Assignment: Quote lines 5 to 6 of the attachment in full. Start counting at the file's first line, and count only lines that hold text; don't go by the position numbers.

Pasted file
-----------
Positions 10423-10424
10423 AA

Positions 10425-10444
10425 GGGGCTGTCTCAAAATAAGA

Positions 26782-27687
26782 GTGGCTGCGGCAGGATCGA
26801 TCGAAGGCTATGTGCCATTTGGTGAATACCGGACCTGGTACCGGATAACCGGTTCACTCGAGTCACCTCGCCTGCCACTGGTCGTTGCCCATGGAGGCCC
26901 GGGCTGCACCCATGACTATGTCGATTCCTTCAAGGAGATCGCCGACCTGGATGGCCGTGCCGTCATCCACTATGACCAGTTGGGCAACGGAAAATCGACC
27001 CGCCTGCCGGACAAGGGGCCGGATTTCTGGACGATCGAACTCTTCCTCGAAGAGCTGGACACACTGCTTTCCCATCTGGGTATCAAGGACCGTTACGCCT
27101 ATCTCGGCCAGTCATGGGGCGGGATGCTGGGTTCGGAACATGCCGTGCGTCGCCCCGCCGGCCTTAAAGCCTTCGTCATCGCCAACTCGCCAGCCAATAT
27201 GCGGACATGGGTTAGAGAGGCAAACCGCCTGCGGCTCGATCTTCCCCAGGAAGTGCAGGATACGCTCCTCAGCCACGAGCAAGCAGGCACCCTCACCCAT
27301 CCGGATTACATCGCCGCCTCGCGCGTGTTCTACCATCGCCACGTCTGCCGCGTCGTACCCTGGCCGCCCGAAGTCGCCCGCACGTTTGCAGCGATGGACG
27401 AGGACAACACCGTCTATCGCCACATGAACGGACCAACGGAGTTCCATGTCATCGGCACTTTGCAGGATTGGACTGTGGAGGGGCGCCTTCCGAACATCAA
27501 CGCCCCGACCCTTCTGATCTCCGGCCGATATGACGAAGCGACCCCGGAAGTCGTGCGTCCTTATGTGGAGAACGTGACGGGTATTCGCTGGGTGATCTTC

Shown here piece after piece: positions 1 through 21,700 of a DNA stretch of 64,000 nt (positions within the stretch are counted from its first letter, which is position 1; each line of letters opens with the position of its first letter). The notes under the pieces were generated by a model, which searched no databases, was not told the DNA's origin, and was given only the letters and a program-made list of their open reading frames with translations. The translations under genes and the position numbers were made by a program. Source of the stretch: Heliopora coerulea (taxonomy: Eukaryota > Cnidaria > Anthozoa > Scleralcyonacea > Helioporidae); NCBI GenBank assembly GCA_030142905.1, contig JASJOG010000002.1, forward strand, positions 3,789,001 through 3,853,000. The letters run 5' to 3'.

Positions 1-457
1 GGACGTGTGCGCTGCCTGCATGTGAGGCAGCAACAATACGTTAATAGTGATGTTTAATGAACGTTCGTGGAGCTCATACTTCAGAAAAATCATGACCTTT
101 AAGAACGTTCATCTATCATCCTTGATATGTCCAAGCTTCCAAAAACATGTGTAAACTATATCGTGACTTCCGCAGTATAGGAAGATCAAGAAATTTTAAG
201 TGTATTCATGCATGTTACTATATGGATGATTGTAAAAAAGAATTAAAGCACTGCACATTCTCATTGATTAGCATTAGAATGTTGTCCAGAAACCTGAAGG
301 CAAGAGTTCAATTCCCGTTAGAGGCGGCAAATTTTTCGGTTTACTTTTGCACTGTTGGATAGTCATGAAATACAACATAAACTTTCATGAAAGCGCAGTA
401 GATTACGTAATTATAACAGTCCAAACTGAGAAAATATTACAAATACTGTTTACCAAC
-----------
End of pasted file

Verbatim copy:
Positions 26782-27687
26782 GTGGCTGCGGCAGGATCGA